Dragging drama: Too close for comfort

Although we have had boats drag into us on a few different occasions, we have managed to escape without injury to person or property. One particular bit of drama that we have fortunately been able to avoid is having another vessel get their anchor caught up in our rode. That situation particularly complicates dragging, as it runs the risk of setting both boats adrift. It is, as a matter of fact, the exact scenario that we got to witness yesterday, and in my opinion, the whole thing happened a bit too close to our boat for comfort.

I’m not sure why I popped up on deck yesterday morning. There wasn’t any loud yelling that I could make out, nor did I hear the sound of chain dropping, the noise that tends to draw cruisers around the world up from below (visualize a gopher popping his head out of his hole). Regardless of why I was lured outside, when I got to the cockpit, I was greeted by the sight of a catamaran that was far closer to us than it should have been.

Not what you want to see when you come up on deck!

I could see a woman on the bow of the cat, and a man at the port-aft helm. When he glanced in my direction, I extended my arms out to the sides in my best WTF gesture. He promptly started the boat moving forward, rapidly I should add, drawing in anchor chain as he went. I initially assumed that he’d simply lost his mind and had attempted to anchor where there wasn’t space. The situation turned out to be nowhere near that easy to remedy.

Apparently something is wrong.

With the cat moving away from us, I was then free to take in more of the big picture. I could see that the monohull that had been anchored off our port bow was now significantly closer to us than it had been when we’d gone to bed. I could also see the captain of that boat, in his dinghy, alongside his bow, fiddling with his anchor chain. With the catamaran now motoring directly at that boat, once again, rapidly, it became apparent what was going on. I wasn’t, at the time, sure how it had all unfolded, but it was obvious then that the two boats had their chains caught around one another. Not good, especially if they started dragging into us, or got their anchors wrapped up in our chain!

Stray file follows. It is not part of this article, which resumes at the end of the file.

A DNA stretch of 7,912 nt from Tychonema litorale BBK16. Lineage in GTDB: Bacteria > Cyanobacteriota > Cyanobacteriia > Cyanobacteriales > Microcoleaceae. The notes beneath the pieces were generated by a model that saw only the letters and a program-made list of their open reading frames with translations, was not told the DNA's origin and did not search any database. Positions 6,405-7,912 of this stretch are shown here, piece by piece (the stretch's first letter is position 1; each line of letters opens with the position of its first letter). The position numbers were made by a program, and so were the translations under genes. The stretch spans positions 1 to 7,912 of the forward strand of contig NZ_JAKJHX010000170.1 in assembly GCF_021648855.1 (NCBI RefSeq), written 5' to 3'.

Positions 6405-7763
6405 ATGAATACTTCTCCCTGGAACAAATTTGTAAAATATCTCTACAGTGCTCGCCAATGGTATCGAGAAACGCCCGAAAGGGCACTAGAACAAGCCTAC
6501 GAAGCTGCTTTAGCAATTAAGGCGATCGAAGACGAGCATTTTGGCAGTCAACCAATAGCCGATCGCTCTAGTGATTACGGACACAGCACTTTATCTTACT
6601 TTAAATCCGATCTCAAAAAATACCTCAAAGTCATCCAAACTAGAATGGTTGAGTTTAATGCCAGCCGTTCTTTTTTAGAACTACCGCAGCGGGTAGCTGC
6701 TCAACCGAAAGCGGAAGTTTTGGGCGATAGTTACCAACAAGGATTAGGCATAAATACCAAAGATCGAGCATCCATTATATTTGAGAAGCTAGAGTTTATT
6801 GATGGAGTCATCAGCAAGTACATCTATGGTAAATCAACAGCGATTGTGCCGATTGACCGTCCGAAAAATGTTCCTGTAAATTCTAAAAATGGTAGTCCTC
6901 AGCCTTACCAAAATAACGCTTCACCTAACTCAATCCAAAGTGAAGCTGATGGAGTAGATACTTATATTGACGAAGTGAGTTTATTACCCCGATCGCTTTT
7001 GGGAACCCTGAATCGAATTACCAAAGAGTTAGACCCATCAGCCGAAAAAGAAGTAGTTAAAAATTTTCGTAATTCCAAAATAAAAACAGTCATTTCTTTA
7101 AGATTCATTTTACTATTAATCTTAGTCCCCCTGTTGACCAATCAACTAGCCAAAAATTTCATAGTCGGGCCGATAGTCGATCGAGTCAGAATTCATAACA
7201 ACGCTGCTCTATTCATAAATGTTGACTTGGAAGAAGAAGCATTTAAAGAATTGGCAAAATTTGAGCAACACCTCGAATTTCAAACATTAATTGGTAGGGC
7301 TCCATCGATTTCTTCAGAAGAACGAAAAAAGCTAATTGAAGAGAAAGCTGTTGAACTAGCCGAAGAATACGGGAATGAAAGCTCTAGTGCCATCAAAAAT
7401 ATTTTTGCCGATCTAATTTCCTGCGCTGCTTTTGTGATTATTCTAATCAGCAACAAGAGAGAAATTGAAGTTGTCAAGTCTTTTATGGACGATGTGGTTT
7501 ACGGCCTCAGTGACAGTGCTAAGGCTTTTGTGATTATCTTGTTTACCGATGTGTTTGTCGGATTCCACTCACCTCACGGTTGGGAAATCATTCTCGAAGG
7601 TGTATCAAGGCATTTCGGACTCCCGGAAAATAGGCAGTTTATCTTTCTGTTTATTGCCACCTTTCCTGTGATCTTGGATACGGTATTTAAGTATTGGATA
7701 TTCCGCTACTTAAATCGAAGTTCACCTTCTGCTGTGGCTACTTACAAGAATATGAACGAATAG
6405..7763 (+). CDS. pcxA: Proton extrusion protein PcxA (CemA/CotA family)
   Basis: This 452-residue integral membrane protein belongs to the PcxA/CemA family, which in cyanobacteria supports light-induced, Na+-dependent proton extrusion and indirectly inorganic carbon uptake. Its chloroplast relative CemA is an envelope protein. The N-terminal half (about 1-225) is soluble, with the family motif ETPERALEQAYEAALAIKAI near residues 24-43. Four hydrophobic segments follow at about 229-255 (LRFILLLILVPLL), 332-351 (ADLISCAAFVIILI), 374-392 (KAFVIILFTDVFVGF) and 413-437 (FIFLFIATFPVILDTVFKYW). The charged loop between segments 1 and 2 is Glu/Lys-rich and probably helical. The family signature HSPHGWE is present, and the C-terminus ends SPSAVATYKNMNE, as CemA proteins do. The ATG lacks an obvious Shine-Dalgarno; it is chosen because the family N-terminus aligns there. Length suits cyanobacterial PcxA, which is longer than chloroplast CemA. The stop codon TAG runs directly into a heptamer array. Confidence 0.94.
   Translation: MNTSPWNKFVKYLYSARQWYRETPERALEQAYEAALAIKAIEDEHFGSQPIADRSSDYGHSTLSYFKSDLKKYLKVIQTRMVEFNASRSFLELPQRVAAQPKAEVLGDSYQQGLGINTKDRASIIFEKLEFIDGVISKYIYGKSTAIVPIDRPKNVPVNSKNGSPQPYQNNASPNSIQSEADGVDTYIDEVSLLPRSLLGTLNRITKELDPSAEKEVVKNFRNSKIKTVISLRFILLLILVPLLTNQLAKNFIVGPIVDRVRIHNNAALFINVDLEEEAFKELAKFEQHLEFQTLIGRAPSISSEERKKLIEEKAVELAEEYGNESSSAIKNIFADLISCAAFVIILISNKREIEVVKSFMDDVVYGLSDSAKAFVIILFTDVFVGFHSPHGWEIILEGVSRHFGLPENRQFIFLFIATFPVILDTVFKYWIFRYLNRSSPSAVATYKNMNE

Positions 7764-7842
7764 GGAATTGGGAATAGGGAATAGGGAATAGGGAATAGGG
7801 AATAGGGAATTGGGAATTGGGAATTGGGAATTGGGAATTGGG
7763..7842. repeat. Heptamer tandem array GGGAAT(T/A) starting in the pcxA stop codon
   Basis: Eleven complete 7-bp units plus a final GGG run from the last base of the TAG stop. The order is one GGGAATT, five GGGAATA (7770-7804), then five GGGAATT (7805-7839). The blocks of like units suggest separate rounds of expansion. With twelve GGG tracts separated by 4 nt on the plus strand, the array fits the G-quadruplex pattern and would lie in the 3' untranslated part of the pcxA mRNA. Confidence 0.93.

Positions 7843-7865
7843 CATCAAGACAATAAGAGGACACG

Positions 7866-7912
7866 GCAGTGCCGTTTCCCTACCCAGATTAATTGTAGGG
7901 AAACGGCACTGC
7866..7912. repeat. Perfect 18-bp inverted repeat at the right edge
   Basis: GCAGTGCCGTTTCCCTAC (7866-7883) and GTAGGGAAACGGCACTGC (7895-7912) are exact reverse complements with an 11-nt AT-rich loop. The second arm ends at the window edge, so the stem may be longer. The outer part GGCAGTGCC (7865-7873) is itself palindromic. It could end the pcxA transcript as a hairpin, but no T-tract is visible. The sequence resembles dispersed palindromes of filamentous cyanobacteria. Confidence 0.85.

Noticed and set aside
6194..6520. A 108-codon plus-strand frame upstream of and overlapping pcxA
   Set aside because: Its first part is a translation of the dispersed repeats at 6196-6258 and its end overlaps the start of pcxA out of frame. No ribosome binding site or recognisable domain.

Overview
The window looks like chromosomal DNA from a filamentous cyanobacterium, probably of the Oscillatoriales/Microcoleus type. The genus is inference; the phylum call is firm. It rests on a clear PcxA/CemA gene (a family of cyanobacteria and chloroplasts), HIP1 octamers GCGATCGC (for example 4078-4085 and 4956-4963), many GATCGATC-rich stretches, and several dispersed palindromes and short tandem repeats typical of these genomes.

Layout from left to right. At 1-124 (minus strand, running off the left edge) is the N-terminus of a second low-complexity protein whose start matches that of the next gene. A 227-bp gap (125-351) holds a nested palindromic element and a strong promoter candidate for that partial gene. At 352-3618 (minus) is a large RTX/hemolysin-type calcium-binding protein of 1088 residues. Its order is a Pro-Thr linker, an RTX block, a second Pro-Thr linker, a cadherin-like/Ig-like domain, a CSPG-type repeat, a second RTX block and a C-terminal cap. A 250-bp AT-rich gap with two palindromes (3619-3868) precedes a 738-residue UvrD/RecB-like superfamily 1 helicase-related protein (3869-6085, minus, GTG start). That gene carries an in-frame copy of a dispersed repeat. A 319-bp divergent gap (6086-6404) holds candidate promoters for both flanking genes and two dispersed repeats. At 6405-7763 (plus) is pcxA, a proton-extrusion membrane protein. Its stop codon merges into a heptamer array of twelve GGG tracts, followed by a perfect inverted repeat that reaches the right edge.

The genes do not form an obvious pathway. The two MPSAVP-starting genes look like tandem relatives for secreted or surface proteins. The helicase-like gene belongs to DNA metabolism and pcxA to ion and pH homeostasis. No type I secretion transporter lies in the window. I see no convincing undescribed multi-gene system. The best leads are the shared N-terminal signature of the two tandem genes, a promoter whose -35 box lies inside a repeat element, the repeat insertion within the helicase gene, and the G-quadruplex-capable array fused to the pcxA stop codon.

To judge the speed of the cat, take note of the prop wash.

Slow is Pro!

By this time Rebecca was aware of the drama, and she was beside me in the cockpit. Anticipating that we might have to fend off one or both of the boats, and also to get a better view of the situation as it unfolded, we moved forward to Frost’s bow. At my request, Rebecca popped back down below to retrieve our camera, and when she returned, I started recording the situation (pics and video are as good for insurance claims as they are for blog posts).

Not a situation you want to find yourself in!

Given the chance, we might have tried to raise our anchor and remove ourselves from the situation. Unfortunately, at the time most of the craziness was going on, the boats were right overtop of where we believed our anchor to be. We also would have been the first ones there in our dinghy to lend a hand if there hadn’t been the risk of both of those boats dragging down into us. With no ability to raise our anchor, and unwilling to leave our boat in case we were needed there, we sat there watching the crew of the monohull do their best to free the cat’s anchor from their chain.

The danger is that the monohull’s anchor could become dislodged, setting both boats adrift.

I can appreciate that situations like this are very tough, so I don’t want to be too judgmental of what went on, having only observed it from the relative safety of our bow. That said, the crew of the cat were not making things easy! There is a saying in boating, “Slow is Pro.” Apparently the captain had never heard that phrase before. I was actually quite concerned for the safety of the guys in the dinghies at a few times as the chain kept being drawn up tight by the super-fast reversing of the cat (a second person had, by then, shown up on scene to help). When the cat wasn’t going backwards abruptly, it was going forward too quickly, one time actually T-boning the monohull. I won’t say any more. You can watch the video to decide if what I wrote is fair.


  1. Slow is Pro! While some degree of speed is necessary to maintain directional control, mind your throttles when maneuvering around other people’s expensive boats!
  2. When in a similar situation, if you need to lift the chain or anchor to take weight off of it in order to free the tangle, avoid tying a line directly to it. Instead, run a bight of line under the chain (one end could be made fast to a bow cleat and the other led to a winch if necessary). In this way, when you have completed what you set out to do, you can simply release one end of the line and it will fall away. If you do need to tie the line, use a round turn and two half hitches instead of the venerable bowline as it can be more easily untied when loaded.